The United States has been called a nation of immigrants, and it continues to absorb over one million people from other countries every year. For an overview of the immigrant situation as America enters the year 2002, Oksana Dragan talked to demographer Jeffrey Passel of the Urban Institute in Washington.
The latest data on immigrants in the United States is becoming available from the 2000 census, and it is a surprise. "We demographers had underestimated the amount of immigration that had occurred in the United States over the last decade, said Jeffrey Passel of the Urban Institute. "The census shows about 31 million out of the 281 million people living in the United States are foreign-born, that's about 11 percent of the population. Most of the pre-census estimates would have put the number at about 28 or 29 million."
Mr. Passel says that since the United States has a good system of keeping track of legal immigration, most of the extra 3 million people who showed up in the census are probably illegal, or undocumented immigrants. There was, however, no surprise about the immigrants' countries of origin. "Mexico sends by far the largest number of immigrants, both legal immigrants and undocumented immigrants," said Mr. Passel, who says almost 30 percent of immigrants come from Mexico. "About a quarter of the immigrants come from other parts of Latin America - the Caribbean, Central America, South America. About a quarter of the immigrants come from Asia, with the largest numbers from China and India and Southeast Asia. Those are the principal sources of the new immigrants."
Many newcomers continue to gravitate toward California, New York, Texas, Florida, Illinois and New Jersey - the six states that have traditionally received the most immigrants. However, the immigrant population is growing most rapidly in a totally different region of the country.
"A band of states kind of stretching across the middle of the country. Nevada and Arizona had rapid growth, but states like Colorado, Nebraska, Iowa, Arkansas - states that we don't normally associate with immigrants - and then moving eastward [into] Tennessee, Indiana, North Carolina, Georgia; those states had actually the most rapid growth rates in their immigrant populations," explains the Urban Institute demographer.
Mr. Passel says immigrants were drawn to these states because they offer new employment opportunities. "Particularly low-skilled jobs that require little in the way of education, such as chicken processing plants, meat packing, light manufacturing, as well as jobs in hotels and restaurants, which tend to be everywhere."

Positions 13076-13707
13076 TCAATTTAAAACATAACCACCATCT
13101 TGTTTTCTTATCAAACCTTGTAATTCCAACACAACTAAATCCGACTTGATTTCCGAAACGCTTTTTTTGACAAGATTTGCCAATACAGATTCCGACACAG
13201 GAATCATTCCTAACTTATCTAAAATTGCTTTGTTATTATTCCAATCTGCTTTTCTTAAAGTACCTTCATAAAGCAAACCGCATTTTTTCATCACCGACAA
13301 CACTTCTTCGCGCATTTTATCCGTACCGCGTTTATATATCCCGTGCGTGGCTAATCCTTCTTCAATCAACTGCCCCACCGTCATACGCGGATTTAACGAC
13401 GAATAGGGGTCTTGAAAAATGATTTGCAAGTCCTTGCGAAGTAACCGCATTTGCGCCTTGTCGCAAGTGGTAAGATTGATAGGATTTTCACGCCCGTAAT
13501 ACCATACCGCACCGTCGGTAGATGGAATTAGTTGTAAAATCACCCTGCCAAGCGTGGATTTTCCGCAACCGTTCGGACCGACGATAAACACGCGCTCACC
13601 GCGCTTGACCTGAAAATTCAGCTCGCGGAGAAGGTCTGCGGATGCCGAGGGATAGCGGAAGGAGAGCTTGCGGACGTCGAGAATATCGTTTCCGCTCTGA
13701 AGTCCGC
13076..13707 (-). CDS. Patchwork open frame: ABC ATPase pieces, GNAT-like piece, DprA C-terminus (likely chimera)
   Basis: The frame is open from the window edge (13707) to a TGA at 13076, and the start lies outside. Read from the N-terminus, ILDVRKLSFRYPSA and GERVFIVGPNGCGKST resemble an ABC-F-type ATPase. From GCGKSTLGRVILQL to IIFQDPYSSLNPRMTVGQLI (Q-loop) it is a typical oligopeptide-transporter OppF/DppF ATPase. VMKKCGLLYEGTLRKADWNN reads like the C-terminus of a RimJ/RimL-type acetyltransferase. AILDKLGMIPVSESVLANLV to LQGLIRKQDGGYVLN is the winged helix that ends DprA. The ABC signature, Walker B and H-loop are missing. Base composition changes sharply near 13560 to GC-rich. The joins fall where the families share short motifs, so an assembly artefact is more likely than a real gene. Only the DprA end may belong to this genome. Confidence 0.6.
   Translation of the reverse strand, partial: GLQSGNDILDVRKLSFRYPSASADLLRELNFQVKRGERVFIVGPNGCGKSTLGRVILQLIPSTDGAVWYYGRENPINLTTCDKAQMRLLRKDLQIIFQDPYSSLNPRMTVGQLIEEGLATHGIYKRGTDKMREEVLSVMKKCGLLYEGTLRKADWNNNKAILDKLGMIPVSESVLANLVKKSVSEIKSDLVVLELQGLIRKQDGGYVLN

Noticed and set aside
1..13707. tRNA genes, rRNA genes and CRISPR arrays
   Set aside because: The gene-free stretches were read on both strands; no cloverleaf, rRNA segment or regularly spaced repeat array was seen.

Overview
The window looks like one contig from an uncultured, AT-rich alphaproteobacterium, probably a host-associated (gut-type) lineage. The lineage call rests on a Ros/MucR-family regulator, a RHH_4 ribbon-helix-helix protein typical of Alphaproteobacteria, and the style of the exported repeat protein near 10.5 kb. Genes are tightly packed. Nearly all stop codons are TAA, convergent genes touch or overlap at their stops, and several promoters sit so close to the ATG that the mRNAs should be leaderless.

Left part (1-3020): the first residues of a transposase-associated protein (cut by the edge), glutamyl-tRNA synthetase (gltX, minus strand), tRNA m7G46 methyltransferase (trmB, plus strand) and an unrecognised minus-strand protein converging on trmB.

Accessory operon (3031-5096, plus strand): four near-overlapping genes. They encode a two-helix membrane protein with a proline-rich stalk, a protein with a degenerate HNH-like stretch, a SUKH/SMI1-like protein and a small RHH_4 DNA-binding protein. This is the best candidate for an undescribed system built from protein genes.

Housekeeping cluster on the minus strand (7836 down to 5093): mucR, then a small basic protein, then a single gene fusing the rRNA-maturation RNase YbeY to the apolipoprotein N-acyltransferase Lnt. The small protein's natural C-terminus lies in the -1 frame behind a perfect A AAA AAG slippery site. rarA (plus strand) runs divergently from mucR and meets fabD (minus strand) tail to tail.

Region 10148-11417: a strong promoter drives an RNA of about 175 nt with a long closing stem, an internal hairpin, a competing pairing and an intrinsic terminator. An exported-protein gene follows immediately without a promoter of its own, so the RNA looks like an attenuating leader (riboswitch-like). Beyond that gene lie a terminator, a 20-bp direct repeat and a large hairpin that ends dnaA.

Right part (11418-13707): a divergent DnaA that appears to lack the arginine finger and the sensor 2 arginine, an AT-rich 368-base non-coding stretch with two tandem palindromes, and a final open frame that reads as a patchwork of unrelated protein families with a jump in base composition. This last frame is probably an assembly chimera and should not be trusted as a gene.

However, demographer Jeffrey Passel believes that the situation will be different for immigrants coming to the United States in 2002.
"I think some things have changed over the last year," he said. "In the 1990s, getting a job wasn't a problem. Unemployment was very low. I think immigrants now are probably faced with greater difficulties finding stable employment, putting together the kind of employment that will provide a decent income for a family."
Coupled with that, the Welfare Reform Act of 1996 limited access, even for legal immigrants, to the social safety net, including welfare, Medicaid, and food stamps, for people facing difficult economic situations.
"The new places immigrants have settled creates kind of a double whammy, if you will, in that by and large most of these states are not ones that have been particularly generous in setting up programs for immigrants," explained Mr. Passel. "As the economy gets more difficult immigrants in those places may face increasing unemployment and lack of access to any safety net to tide them over."
As a result, Jeffrey Passel predicts a decrease in the number of illegal immigrants coming into the country. "A lot of the undocumented immigrants worked in hotels, in restaurants, in some of these manufacturing concerns, meat-packing, a lot of different areas where the opportunities just aren't there anymore."
There is also the aftereffect of the September 11th terrorist attacks on New York and the Pentagon. "One of the things that we have not heard widely is a cry to cut back on the numbers of legal immigrants," said Mr. Passel. "There have been some people saying that we should cut back on some of the temporary categories, and secondarily that we should look more carefully at the immigrants we do admit, and I think that's how we're going to see the impact of September 11 that there's going to be much greater scrutiny of the foreign-born people that come into the country, both immigrants as well as the people admitted temporarily."